Lying In The Rain27 April 2013
It’s the day after a week-long meditation retreat. I’m still trying to digest the experience — mostly, by slouching on the sofa catching up on what I missed from last week’s episode of the Internet, which so far I’ve gathered is; Drunken Dubstep Surprise and The Ultimate Filing System. I was too tired to go outside into the sun and go for a run so, like getting into a cold shower, I forced my running gear onto my body and kicked myself out of the flat. It was horrible for the first ten minutes, but then I found a little more energy than usual and ended up running fast and twice my normal distance. It was the first time in a long time that I was nearly sick when I finished. I collapsed to the ground with an awful but brief moment of retching, then I lay on my back and it started to heavily shower. It felt incredible. My body was glowing and the uninhibited intimacy with nature’s perfectly timed, cooling downpour was like a bespoke gift from the gods.
I didn’t have any particular insight on this retreat, nor did I resolve, or seemingly even make any inroads on the live issues of my current circumstances. There weren’t even any notable periods of deep stillness that I often tap into. I remarked in the closing group sharing that I felt the week was somewhat of a chore. Yet despite all this my gratitude and motivation for practice has been replenished and I would do it all again at the drop of a hat.
Why do I value it so much if it failed to offer any respite from the toils of everyday life? For example, a lot of the time I would just be sitting there worrying about money, relationships, life direction, self-worth and so on. I wanted desperately to come to some flash of understanding, but none ever came. Sit after sit, all that was clear was the sober and nuanced reality of the pain of the these burdens and I had no choice but to just feel it. I had to leave these feelings be there, not knowing when they’d resolve, perhaps they’d even be around forever. Yet this is my life, this is who I am, they are the winds and rains that influence every moment of my existence. It is the heavy weather that I unconsciously avoid through shyness, laziness, self-righteousness, fatigue and bad habits. It is so incredibly difficult to even begin to open up to the vast, gnawing existential emptiness at the heart of my soul, but I ignore it at my peril.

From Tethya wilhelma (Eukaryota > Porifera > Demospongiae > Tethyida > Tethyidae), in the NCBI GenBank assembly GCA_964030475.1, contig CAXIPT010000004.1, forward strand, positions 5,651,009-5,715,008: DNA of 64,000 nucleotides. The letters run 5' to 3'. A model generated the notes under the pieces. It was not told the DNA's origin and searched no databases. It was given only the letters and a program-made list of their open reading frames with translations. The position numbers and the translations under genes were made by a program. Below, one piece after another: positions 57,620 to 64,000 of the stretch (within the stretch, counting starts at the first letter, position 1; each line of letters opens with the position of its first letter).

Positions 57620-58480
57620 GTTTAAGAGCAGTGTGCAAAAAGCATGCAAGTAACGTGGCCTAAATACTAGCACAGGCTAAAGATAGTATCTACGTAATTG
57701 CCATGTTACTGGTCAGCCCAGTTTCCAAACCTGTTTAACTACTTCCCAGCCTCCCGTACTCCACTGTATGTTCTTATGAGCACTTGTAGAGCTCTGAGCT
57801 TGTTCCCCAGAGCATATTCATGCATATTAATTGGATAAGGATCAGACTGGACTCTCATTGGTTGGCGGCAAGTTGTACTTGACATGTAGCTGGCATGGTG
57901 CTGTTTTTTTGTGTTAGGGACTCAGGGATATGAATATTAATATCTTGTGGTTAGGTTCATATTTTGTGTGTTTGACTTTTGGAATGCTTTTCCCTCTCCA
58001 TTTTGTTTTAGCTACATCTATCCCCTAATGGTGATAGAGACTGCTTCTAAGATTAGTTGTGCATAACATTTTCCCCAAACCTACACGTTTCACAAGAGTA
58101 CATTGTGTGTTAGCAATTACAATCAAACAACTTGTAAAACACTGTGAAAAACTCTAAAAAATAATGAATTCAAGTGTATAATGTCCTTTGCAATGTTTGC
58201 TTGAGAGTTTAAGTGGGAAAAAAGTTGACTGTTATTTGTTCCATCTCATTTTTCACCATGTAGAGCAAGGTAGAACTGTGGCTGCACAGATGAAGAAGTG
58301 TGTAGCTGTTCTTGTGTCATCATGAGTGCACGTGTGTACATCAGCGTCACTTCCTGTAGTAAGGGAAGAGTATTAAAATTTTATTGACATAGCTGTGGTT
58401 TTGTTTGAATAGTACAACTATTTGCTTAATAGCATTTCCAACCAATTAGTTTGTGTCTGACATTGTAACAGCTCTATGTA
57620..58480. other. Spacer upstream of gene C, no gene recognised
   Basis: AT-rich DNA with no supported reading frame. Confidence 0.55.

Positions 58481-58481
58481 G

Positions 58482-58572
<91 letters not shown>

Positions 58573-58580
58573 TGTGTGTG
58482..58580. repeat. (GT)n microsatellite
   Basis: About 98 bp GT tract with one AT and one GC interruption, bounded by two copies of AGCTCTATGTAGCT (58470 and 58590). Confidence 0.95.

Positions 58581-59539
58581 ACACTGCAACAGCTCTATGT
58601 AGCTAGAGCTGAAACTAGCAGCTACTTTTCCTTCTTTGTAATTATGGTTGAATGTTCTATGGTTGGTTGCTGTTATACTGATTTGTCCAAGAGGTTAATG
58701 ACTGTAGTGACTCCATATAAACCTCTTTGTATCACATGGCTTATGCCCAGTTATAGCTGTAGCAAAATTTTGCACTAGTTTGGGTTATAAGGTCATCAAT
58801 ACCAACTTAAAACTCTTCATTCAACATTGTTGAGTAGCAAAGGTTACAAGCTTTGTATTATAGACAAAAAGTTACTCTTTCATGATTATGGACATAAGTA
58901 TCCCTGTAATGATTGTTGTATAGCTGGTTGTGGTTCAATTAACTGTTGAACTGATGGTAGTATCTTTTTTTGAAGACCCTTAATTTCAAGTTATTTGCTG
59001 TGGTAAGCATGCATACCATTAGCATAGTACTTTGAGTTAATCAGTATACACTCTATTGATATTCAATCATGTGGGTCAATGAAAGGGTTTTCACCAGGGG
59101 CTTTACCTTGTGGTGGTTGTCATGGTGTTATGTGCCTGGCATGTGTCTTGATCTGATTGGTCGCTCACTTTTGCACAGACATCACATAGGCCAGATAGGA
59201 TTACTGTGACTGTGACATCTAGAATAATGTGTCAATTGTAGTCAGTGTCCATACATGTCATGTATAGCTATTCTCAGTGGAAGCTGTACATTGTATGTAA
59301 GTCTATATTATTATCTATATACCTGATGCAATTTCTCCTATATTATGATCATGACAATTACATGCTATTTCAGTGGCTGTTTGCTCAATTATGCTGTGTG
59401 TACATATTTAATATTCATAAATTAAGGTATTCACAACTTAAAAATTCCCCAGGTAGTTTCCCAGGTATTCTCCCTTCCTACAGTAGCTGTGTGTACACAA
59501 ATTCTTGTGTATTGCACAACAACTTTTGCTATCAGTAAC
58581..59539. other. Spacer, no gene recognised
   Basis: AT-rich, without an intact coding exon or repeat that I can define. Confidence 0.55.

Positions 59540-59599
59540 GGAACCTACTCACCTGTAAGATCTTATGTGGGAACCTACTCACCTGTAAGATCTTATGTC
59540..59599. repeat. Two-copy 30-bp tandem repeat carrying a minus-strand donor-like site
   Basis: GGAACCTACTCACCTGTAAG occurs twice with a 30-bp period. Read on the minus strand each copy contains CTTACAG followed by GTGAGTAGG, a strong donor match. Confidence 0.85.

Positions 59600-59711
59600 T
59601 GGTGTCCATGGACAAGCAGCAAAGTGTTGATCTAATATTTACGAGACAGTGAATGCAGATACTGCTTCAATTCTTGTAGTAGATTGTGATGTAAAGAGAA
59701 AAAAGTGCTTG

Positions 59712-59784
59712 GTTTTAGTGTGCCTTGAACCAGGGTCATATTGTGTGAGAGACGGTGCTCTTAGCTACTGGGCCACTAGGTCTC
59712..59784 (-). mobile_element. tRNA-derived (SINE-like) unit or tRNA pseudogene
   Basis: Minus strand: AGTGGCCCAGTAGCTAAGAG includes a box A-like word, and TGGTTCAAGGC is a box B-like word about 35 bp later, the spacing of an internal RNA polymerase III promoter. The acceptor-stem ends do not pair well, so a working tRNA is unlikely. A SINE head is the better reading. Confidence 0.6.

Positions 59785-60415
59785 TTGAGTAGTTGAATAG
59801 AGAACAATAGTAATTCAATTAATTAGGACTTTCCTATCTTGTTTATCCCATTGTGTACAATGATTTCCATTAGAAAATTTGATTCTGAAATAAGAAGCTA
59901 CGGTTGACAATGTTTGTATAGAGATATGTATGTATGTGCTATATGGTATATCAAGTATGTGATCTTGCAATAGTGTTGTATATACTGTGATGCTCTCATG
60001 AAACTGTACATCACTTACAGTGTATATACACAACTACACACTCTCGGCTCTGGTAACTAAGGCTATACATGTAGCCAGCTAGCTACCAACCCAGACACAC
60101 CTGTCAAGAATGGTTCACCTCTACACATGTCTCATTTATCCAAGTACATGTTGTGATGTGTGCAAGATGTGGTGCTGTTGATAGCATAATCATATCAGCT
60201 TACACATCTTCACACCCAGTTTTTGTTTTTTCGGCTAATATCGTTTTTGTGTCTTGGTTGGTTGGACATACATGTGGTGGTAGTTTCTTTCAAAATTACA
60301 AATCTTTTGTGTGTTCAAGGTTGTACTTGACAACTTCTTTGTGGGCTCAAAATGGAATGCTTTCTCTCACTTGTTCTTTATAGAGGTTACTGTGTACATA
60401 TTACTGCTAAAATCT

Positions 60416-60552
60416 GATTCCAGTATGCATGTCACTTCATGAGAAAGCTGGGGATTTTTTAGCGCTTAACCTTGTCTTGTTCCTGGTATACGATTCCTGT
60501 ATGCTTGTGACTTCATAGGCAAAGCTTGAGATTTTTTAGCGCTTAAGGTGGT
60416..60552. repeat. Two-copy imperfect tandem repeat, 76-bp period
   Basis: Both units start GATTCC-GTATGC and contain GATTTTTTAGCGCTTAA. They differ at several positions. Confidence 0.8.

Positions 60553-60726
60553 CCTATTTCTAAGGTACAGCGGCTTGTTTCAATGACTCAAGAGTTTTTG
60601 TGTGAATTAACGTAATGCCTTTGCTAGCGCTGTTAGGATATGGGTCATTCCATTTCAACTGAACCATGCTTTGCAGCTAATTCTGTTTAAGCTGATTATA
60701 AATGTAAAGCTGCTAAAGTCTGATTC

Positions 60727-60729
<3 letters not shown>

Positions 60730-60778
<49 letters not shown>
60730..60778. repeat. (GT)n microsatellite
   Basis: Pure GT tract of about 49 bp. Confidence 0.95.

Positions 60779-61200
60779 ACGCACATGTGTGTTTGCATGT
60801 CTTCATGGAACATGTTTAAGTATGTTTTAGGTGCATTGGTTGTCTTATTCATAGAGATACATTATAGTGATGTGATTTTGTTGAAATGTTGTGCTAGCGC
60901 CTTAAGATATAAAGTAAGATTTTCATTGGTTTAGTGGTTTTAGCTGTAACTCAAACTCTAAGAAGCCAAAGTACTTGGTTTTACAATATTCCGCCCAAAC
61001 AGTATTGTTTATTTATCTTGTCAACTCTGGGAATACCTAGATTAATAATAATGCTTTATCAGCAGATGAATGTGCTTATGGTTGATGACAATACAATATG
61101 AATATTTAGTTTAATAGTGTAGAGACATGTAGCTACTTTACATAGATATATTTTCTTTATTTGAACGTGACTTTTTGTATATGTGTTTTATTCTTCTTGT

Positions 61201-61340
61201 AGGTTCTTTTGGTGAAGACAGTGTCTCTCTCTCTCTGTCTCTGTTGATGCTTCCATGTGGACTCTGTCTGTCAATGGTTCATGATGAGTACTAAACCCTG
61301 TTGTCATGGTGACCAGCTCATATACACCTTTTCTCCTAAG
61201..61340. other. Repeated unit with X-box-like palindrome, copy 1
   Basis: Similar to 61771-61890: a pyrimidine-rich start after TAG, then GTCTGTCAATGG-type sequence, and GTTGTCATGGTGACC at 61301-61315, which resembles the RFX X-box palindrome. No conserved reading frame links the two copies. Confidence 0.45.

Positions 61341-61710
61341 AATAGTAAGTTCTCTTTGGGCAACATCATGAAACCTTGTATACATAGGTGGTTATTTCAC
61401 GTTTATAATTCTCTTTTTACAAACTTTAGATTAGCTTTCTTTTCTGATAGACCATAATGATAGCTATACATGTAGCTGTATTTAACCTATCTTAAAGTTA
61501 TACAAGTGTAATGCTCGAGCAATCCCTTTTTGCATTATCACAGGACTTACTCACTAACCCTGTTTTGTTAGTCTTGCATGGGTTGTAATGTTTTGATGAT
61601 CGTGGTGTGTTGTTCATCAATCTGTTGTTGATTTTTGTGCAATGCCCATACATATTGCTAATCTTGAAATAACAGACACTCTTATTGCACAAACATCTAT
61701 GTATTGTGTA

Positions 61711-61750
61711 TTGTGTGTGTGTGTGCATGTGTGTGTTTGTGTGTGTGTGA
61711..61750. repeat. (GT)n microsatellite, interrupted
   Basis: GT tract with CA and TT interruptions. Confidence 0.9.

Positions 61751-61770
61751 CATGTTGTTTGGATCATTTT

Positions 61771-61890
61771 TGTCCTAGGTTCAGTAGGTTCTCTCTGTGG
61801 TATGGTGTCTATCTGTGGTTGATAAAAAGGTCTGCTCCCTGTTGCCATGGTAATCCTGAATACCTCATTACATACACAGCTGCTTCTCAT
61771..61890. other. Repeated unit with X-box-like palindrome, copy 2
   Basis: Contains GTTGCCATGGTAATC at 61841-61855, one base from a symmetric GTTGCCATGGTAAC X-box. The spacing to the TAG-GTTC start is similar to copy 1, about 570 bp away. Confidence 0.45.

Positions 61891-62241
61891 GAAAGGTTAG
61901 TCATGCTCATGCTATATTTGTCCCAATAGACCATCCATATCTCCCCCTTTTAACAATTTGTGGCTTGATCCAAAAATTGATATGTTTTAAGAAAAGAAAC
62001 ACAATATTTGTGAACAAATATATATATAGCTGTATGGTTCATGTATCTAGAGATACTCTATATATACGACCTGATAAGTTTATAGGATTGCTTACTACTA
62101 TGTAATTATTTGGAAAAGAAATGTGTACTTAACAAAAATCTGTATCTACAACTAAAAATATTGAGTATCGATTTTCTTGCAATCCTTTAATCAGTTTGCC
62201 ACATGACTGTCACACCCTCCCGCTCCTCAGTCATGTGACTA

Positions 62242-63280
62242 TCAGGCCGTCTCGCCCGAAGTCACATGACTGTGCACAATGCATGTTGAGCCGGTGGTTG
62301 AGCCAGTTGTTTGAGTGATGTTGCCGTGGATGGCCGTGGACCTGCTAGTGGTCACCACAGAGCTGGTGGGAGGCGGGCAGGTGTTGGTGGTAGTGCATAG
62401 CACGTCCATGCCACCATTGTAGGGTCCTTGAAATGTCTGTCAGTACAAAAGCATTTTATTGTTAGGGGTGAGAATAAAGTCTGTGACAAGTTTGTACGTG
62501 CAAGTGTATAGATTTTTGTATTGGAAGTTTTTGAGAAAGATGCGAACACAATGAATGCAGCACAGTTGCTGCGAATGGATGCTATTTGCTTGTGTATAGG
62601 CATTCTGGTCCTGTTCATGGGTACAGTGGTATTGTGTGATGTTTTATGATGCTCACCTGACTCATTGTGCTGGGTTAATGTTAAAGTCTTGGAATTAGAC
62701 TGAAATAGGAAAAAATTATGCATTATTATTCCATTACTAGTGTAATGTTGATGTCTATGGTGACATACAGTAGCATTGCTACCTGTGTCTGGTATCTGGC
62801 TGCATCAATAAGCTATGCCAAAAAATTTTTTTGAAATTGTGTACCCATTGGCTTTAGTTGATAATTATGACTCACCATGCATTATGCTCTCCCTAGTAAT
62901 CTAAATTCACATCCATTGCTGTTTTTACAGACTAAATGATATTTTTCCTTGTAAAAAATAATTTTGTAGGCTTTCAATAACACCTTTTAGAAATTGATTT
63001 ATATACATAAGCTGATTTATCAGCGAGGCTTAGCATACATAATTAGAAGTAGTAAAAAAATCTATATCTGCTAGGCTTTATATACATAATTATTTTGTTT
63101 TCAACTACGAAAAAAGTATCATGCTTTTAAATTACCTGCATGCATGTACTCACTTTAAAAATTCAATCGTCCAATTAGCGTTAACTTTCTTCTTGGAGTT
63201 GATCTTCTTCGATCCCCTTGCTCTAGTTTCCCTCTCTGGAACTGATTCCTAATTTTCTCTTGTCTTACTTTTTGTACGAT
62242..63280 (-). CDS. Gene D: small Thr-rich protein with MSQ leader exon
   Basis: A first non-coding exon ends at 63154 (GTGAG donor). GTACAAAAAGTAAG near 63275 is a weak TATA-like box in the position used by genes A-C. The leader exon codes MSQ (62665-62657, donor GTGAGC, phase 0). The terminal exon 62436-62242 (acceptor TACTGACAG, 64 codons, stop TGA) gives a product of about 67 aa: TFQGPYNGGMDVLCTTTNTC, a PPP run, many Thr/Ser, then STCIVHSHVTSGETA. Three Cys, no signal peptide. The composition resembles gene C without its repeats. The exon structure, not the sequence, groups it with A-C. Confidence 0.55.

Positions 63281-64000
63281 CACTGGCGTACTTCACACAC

A week in silence, with zero responsibilities and a regular ten hours a day of calm and focused contemplation allows me to at least begin to approach the sheer enormity of being this fragile creature that wants nothing more than to not die alone. It hurts like fuck to really get soaked to the skin in this stuff and the constant vigilance to not instantly bolt and run for cover is frankly exhausting. Figuratively, I lay in a downpour for seven days, felt what it’s like without the shelter of my vices, knew the cold taps of hundreds of droplets of unmet desires and without a fight let my warm and dry comforts become drenched.
Of course I’m back home and dry now, invigorated and refreshed. I feel a certain dignity, like I’ve had a high-powered business meeting with the elements, nothing was concluded but we both see and respect each other’s side of the story a bit more. Maybe now I can act and make decisions in the heat of the moment that are a little less dictated by my insidious compulsions? Or perhaps it’s enough to just be grateful for the wonder of what falls from the heavens?